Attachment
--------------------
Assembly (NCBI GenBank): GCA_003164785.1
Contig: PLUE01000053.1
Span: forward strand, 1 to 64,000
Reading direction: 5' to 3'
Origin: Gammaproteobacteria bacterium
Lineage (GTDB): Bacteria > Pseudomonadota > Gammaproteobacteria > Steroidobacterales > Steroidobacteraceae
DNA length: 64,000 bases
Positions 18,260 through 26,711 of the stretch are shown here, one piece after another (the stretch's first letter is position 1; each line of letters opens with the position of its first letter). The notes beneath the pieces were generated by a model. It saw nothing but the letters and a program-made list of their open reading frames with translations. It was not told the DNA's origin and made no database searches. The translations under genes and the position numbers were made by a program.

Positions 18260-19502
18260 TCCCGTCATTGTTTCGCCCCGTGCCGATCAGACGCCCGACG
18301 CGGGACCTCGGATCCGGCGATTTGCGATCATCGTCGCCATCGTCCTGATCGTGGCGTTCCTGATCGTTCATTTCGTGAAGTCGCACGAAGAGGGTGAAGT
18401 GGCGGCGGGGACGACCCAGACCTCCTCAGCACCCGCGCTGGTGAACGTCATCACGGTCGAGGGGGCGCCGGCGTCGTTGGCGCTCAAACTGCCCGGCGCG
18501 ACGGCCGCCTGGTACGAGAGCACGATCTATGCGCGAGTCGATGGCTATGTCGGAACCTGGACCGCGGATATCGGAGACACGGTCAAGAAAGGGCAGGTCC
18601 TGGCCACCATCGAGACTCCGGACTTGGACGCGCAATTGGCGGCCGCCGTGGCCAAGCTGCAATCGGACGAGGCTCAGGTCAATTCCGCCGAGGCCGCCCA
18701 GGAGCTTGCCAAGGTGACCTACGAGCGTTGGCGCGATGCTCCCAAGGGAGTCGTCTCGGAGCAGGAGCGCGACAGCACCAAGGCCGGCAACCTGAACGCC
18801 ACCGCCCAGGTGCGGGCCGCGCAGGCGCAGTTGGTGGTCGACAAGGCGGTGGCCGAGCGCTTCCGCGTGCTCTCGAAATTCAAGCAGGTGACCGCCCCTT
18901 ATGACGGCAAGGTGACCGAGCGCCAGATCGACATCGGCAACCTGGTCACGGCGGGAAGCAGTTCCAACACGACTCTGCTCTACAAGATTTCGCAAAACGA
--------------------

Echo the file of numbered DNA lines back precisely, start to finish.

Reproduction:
Assembly (NCBI GenBank): GCA_003164785.1
Contig: PLUE01000053.1
Span: forward strand, 1 to 64,000
Reading direction: 5' to 3'
Origin: Gammaproteobacteria bacterium
Lineage (GTDB): Bacteria > Pseudomonadota > Gammaproteobacteria > Steroidobacterales > Steroidobacteraceae
DNA length: 64,000 bases
Positions 18,260 through 26,711 of the stretch are shown here, one piece after another (the stretch's first letter is position 1; each line of letters opens with the position of its first letter). The notes beneath the pieces were generated by a model. It saw nothing but the letters and a program-made list of their open reading frames with translations. It was not told the DNA's origin and made no database searches. The translations under genes and the position numbers were made by a program.

Positions 18260-19502
18260 TCCCGTCATTGTTTCGCCCCGTGCCGATCAGACGCCCGACG
18301 CGGGACCTCGGATCCGGCGATTTGCGATCATCGTCGCCATCGTCCTGATCGTGGCGTTCCTGATCGTTCATTTCGTGAAGTCGCACGAAGAGGGTGAAGT
18401 GGCGGCGGGGACGACCCAGACCTCCTCAGCACCCGCGCTGGTGAACGTCATCACGGTCGAGGGGGCGCCGGCGTCGTTGGCGCTCAAACTGCCCGGCGCG
18501 ACGGCCGCCTGGTACGAGAGCACGATCTATGCGCGAGTCGATGGCTATGTCGGAACCTGGACCGCGGATATCGGAGACACGGTCAAGAAAGGGCAGGTCC
18601 TGGCCACCATCGAGACTCCGGACTTGGACGCGCAATTGGCGGCCGCCGTGGCCAAGCTGCAATCGGACGAGGCTCAGGTCAATTCCGCCGAGGCCGCCCA
18701 GGAGCTTGCCAAGGTGACCTACGAGCGTTGGCGCGATGCTCCCAAGGGAGTCGTCTCGGAGCAGGAGCGCGACAGCACCAAGGCCGGCAACCTGAACGCC
18801 ACCGCCCAGGTGCGGGCCGCGCAGGCGCAGTTGGTGGTCGACAAGGCGGTGGCCGAGCGCTTCCGCGTGCTCTCGAAATTCAAGCAGGTGACCGCCCCTT
18901 ATGACGGCAAGGTGACCGAGCGCCAGATCGACATCGGCAACCTGGTCACGGCGGGAAGCAGTTCCAACACGACTCTGCTCTACAAGATTTCGCAAAACGA